But, if you skip those parts and accept the suspension of disbelief, it’s actually a great young adult novel. A great protagonist, a rocky romance, and family secrets—it includes all the makings of a great weekend read for when you need to relax. This is my version of a guilty pleasure kind of book and, in spite of the aforementioned weaknesses, I’ll probably read it again.

And, if you’re a fan of

Jane Eyre

, so should you.

I give it 4/5 stars.


A Breathe of Eyre

is apparently one of a series. I haven’t read the others, but it seems that in the second novel, she finds herself in

The Scarlet Letter

and in the third novel, in

Phantom of the Opera

. I’m sort of tied between wanting to


this character falling into her favorite books all the time and being glad that I don’t have to deal with the drama of being stuck in these particular books!

Three by Kristen Simmons

Three by Kristen Simmons

I first started reading the Article 5 series by Kristen Simmons because my dear friend Hannah recommended it. At that point, only the first book was published. Since then, I have read each book as it came out. I recently finished the third novel in the trilogy, Three.

The Article 5 series is yet another in the long line of recent dystopian trilogies (Hunger Games, Divergent, etc.) to swamp the market. While the book does belong in my category of guilty pleasure/non-intellectual reading, I think it is very good (and I would remind friends that I place Austen, Bronte, and Arthur Conan Doyle in the same category).

The basic plot of the series is that the United States survived some war and the new government has taken over in such a way that limits and endangers the rights of most citizens (as in all dystopian novels of late). This particular new government is set up to mimic the old US government that we know and love, but in reality has very little in common. The government has taken on a religious identity, using moral codes (the articles referenced in the title) to control the population. Of course, like all such regimes, the religious quality is a sham and the leaders of the government care little for morality.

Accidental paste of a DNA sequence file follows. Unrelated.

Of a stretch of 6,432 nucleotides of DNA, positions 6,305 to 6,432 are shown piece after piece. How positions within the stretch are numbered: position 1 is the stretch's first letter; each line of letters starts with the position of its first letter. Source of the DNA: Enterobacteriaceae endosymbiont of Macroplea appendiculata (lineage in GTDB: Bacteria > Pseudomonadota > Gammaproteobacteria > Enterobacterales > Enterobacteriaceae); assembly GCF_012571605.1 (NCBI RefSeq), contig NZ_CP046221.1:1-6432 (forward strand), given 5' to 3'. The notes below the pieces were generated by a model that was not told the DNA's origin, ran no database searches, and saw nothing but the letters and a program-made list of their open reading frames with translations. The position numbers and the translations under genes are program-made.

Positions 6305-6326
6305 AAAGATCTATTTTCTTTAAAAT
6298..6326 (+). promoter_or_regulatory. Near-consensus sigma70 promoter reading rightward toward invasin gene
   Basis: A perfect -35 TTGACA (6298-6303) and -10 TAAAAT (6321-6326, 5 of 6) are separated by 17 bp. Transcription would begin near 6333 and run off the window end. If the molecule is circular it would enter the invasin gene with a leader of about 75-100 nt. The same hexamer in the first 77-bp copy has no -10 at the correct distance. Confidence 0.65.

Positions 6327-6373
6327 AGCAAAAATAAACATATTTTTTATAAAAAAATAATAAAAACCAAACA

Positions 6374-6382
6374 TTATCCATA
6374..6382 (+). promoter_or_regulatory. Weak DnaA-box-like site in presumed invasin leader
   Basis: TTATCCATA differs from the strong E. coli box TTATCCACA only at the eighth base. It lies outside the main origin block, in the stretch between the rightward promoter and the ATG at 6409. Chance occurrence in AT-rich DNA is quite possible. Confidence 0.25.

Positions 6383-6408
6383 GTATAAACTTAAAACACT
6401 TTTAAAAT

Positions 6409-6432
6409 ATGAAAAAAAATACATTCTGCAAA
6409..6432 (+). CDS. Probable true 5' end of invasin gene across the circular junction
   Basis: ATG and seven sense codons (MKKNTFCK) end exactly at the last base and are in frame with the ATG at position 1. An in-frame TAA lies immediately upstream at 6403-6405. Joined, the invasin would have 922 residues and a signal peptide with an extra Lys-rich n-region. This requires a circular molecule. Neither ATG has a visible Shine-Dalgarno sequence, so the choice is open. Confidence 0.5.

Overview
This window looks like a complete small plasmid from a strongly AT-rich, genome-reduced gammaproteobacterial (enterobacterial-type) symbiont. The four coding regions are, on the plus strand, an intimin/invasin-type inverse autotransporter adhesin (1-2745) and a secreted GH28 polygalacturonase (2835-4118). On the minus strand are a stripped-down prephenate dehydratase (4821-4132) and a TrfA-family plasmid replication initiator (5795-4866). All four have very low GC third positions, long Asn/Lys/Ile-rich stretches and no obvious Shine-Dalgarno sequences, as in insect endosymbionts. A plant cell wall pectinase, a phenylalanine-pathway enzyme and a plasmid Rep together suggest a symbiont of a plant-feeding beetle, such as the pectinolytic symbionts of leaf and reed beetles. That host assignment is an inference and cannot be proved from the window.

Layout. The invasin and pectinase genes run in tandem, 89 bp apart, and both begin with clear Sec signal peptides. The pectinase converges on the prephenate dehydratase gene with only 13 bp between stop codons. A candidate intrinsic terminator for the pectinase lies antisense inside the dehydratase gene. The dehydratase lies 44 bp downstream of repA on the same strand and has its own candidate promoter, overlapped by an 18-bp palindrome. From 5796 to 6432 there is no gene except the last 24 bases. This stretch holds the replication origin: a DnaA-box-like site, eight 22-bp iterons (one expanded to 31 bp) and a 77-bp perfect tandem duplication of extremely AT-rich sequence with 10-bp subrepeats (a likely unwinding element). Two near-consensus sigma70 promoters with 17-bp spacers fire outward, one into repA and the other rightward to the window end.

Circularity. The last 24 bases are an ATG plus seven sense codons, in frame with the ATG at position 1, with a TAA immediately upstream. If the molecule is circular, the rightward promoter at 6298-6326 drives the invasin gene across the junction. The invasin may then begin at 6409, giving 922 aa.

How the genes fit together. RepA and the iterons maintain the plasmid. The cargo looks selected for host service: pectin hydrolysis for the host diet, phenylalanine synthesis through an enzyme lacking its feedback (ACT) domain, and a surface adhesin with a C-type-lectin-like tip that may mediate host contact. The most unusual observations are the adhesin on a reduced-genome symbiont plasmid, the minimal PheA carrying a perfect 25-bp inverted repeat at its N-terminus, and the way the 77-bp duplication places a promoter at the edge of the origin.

The articles take our Christian moral codes to an extreme that fly in the face of anything Christians should want to stand for. All those who do not follow the moral codes are either murdered (in the case of adults) or taken to a reform school (as Ember is when she is found to be a child conceived out of wedlock). There seems to be no justice in this new government.

In Three, Ember finds out much more about the rebel movement she learned about in the second novel, Breaking Point. The reader also finally is given some idea and background to understand what happened to make this government able to take over. Some might say that this last novel was Simmons’ way of saving her series (many critics said her world lacked substance because there was no history given to explain the current state of things). I, however, enjoyed the series thoroughly.